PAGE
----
Here is the photo before the felting started. Laying on the floor is the prefelt, with the intividual paintings. Its messy!

Finished hanging drying in the sun

Next day I met up with the class to reveal the wall hanging. I was emotional. I saw their faces and I knew they liked it!

The school has got the permission to build an extension so the wall hanging will be placed in the hall of the new building!

Here is myself explaining the process:

Many thanks to Betty, the principal of St. Bridgit's School for facilitating this workshop!

Thursday, March 10, 2011

Felt session II

I think this session was the last one I modeled. I did not realize how hard it is to keep yourself responsive to the person behind the camera. I find it hard to pose in a feminine way, I do not control my mimics and I feel very weird without my glasses on!

Please enjoy the outcome of our collaboration.

Thursday, March 3, 2011

Feltmaking books that do not dissapoint - Veltinis

Every now and then I happen to buy a book on feltmaking that is a great source of inspiration, a joy to read! Based on my own experience I stay clear from any books that consist of such titles as:
25 marvellous felt project, .... (insert appropriate number) felt ideas

- so far on my list of the best Feltmaking books are
Feltmaking Wool Magic by Jorie Johnson
And a series of Felt Experiment books by Anette Quentin Stoll
These two have influenced my understanding of feltmaking. Today I am looking at another interesting book written by Vilte Kazlauskaite, with an interesting title Veltinis. (I have used Vilte's own photographs)

the book is available directly from Vilte's own Etsy shop here and sold book could be seen here

I suspect that this book is a well written book although I do not understand the language at all :)
You are getting 110 pages full of description, explanation and lovely photographs of good quality felt!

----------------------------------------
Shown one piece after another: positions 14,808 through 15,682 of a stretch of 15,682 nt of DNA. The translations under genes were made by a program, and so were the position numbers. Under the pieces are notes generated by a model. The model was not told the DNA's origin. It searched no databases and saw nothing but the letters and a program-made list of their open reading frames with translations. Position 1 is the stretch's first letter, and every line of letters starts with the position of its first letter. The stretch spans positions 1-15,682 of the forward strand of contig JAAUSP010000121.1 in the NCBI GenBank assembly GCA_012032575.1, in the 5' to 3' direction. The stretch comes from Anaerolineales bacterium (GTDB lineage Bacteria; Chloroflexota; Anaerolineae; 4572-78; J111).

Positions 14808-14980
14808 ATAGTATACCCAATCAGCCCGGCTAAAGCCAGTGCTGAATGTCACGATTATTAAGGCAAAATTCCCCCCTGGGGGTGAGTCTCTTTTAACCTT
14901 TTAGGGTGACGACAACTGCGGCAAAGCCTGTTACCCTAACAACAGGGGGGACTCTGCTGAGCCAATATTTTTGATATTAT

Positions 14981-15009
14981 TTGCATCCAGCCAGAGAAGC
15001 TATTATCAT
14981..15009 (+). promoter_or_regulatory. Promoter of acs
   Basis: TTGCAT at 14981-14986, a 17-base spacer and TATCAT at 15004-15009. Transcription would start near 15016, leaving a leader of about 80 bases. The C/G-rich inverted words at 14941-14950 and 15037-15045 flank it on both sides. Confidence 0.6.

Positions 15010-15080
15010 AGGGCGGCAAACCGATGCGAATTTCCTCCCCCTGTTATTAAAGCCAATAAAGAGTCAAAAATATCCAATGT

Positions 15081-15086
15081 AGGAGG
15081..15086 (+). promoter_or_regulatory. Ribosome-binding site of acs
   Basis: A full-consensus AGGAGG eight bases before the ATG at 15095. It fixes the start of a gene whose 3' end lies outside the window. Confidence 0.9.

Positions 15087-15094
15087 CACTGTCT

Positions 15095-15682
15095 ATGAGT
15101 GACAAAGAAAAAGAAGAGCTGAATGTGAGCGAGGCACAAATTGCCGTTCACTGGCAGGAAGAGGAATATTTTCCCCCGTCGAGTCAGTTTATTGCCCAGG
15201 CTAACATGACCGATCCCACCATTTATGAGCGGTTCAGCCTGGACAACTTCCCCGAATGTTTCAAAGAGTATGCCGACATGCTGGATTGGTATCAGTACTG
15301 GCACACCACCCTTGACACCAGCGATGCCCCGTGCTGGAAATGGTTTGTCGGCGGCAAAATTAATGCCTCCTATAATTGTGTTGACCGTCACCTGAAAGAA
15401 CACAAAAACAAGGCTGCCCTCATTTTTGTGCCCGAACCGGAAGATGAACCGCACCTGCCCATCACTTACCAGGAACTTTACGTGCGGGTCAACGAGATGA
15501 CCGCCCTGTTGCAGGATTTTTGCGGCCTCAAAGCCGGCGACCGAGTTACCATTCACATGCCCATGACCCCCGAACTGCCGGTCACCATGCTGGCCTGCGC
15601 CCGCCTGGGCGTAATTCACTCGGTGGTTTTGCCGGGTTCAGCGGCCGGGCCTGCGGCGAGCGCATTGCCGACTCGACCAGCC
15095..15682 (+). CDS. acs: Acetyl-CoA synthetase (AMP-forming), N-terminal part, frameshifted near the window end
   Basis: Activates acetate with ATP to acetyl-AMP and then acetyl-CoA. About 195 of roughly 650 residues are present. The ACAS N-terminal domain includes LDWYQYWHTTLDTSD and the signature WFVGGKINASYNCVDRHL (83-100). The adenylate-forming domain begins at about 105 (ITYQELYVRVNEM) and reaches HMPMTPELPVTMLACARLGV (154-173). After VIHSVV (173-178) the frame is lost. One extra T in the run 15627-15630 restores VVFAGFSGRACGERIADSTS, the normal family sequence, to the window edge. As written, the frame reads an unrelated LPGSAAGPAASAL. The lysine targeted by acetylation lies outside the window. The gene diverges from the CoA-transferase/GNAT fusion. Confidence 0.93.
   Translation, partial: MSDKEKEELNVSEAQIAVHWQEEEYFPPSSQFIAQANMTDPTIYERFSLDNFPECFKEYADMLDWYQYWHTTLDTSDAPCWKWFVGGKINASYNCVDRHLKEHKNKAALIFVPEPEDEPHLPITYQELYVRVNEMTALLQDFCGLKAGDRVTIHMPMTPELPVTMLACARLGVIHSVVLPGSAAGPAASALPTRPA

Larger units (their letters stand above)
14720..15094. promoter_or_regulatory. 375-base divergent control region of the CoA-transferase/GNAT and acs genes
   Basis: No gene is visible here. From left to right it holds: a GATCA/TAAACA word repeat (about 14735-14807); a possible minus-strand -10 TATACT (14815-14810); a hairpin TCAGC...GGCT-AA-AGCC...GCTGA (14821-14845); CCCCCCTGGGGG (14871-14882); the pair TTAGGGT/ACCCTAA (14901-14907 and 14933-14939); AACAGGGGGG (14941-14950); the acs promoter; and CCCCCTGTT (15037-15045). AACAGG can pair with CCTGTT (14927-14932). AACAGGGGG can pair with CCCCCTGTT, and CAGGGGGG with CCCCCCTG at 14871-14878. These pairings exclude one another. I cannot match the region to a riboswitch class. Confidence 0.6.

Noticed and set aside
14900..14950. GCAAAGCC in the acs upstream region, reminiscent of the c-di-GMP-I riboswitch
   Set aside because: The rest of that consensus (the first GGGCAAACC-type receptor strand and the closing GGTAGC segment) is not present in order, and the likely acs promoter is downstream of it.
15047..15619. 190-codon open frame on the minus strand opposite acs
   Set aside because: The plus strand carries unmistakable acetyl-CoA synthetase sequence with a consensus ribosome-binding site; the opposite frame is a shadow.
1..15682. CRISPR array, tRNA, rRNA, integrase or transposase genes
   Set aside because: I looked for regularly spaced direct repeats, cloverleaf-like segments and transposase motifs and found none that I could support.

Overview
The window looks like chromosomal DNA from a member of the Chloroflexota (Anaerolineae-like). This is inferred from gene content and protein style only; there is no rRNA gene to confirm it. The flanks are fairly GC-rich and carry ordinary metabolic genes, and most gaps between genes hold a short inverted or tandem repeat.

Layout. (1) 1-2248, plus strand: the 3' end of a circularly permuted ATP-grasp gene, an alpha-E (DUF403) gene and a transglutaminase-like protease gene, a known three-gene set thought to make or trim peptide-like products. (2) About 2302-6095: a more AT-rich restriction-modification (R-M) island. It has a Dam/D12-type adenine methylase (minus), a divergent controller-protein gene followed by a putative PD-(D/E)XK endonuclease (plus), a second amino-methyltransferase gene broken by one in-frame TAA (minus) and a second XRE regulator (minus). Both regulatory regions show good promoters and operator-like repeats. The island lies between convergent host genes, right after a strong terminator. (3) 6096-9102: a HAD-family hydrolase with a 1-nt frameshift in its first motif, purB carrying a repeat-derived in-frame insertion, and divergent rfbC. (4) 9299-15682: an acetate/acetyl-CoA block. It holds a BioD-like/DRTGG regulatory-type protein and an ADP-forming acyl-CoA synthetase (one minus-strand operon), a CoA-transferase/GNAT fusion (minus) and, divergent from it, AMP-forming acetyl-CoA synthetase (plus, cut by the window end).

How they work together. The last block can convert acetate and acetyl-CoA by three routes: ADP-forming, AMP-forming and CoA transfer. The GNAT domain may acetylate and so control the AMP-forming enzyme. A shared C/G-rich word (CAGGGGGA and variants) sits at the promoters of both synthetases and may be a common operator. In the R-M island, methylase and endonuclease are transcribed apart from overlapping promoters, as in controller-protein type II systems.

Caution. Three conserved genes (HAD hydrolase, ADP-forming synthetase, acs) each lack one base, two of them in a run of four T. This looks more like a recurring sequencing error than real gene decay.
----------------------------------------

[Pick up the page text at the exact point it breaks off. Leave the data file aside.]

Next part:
Some of you who have befriended many feltmakers on Facebook may notice that you have seen some pictures already. This book represents the best quality felt made in Central Europe and we from the West can learn from it in terms of the finish and consistency.

So run to your Etsy account to purchase this beauty,

Wednesday, March 2, 2011

All those events I did not report...

During that time when I was not posting I had participated in various felt related events.
Firstly I was invited to prepare a "painting" in felt. Since I am not a painter myself and I hate painting I used silk fabric to create a rather simple and naive art. But it sold and I am very glad for anybody who is the owner, because it is my first piece ever made.

It was displayed during Polish Art Exhibition in Georgian House in Limerick. Apparently I have been praised by some of the visitors for this piece. I humbly will say that I was at least surprised by such kindness.
Since I started selling at the market, I was positioned very close to the fish stand :) so I decided to sample all these beauties on display. I became addicted to mussles. Here they are steamed in tomato/garlic/ white vine sauce (the recipe can be found here ). I would like to recommend this recipe!

I also started using dried kelp, native to Irish coast. I added Kombu to vegetable stews and pastas and I must say it is fabulous. The owner of the business harvests the seaweed in Clare, so very locally to Limerick.